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1d
revised What do you call a function that's pure, meaning the same input will always return the same output, but also has side effects?
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1d
answered What do you call a function that's pure, meaning the same input will always return the same output, but also has side effects?
Mar
31
comment Should I add redundant code now just in case it may be needed in the future?
Throwing exceptions for inappropriate input is covering every eventuality, but its covering some of those eventualities with "bad caller, no biscuit!".
Mar
21
comment Why do you have to specify the data type when declaring variables?
If you needed to have the full international form of the phone number starting with +, you would probably say so. As such, you would have declared the type required, as the implicit typing wouldn't suffice.
Mar
12
comment Is it ok if I can't solve a problem when sitting in front of a computer?
There's one down-side in my switching from smoking to vaping as someone whose work environment allows vaping and not smoking, and that's that I no longer solve problems when I've popped out for a smoke. Often just as the flame hit the cigarette.
Dec
7
awarded  Yearling
Nov
30
answered Putting a password in a REST API call
Nov
25
revised Is there anything that can be done with recursion that can't be done with loops?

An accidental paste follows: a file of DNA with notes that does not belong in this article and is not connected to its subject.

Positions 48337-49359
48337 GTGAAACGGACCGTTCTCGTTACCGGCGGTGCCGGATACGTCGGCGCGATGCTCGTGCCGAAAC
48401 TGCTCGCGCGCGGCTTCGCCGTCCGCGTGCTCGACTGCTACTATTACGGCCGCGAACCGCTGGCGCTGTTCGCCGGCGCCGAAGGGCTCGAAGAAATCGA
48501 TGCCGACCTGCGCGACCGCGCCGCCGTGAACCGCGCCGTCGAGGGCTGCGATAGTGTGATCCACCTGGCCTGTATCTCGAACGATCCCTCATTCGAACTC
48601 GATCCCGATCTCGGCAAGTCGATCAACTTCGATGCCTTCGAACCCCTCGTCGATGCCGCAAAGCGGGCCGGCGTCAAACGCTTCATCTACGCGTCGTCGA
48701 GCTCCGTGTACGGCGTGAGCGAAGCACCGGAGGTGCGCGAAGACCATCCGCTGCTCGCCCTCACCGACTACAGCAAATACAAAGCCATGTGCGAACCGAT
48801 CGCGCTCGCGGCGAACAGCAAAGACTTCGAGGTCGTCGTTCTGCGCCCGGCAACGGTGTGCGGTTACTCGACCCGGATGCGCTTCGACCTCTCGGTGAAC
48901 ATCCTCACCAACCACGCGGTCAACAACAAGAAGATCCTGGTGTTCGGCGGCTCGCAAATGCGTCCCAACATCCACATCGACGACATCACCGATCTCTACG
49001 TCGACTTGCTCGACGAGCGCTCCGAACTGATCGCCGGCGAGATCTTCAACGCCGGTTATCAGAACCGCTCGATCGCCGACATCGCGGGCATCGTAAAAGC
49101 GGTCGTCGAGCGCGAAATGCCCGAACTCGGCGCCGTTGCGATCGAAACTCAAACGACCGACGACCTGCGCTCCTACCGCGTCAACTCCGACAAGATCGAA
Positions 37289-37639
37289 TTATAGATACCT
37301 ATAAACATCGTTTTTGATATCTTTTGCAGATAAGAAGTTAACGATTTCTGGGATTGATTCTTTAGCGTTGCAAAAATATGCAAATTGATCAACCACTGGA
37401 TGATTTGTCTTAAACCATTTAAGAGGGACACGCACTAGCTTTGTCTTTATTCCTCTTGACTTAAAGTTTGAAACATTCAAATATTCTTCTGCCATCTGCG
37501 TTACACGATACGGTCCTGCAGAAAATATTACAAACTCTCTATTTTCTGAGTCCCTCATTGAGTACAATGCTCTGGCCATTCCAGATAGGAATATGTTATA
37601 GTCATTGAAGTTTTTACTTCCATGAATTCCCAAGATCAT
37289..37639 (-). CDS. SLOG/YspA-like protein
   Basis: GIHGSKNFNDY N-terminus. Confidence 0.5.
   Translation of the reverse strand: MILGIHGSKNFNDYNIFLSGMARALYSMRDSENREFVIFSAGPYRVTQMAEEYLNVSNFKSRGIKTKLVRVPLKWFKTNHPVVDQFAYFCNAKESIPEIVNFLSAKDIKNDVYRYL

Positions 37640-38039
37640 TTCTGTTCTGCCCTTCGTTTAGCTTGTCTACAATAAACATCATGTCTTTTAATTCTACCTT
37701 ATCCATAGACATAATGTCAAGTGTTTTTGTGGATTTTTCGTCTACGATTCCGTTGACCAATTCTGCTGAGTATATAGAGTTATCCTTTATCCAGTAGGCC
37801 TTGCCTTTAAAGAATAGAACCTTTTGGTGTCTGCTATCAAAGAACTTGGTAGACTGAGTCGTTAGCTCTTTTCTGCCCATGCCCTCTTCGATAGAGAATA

added 2 characters in body
Nov
24
awarded  Nice Answer
Nov
24
comment Is there anything that can be done with recursion that can't be done with loops?
@gerrit and with a narrower, it does avoid it. Ultimately it comes down to the edges of just what we do or do not apply this useful label we use for certain code to.
Nov
23
revised Is there anything that can be done with recursion that can't be done with loops?
added 181 characters in body
Nov
23
comment Is there anything that can be done with recursion that can't be done with loops?
@Yakk why I say "Most of the time". The example in my answer does similarly go from something that will quickly blow a stack to something that will work correctly. The "most of the time" of course depends on just how often one writes recursively at all, but considering that the question is between the choice of iterative and recursive I'm assuming a language were both are commonly done, rather than a functional language where one makes very heavy use of recursion and then depend upon tail-call elimination to make it work. In languages where one can iterate, one generally will for large loops.
Nov
23
revised Is there anything that can be done with recursion that can't be done with loops?
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Nov
23
revised Is there anything that can be done with recursion that can't be done with loops?
added 3 characters in body
Nov
23
comment Is there anything that can be done with recursion that can't be done with loops?
Most of the time if you do get a stack overflow on recursion, you would have had a hang on the iterative version. At least the former throws with a stack trace.
Nov
23
answered Is there anything that can be done with recursion that can't be done with loops?
Oct
8
answered Iterator pattern - why is it important to not expose the internal representation?
Oct
8
comment Does C# 6.0's new null-conditional operator go against the Law of Demeter?
It's easier to notice something isn't right in A?.B?.C?.D?.E?.F because there's less that can be wrong; either we should be trying to get F via that path, or we shouldn't, while the longer form could have errors within it as well as the error of it not being the correct thing to do.
Oct
8
revised Does C# 6.0's new null-conditional operator go against the Law of Demeter?
edited body
Oct
8
answered Does C# 6.0's new null-conditional operator go against the Law of Demeter?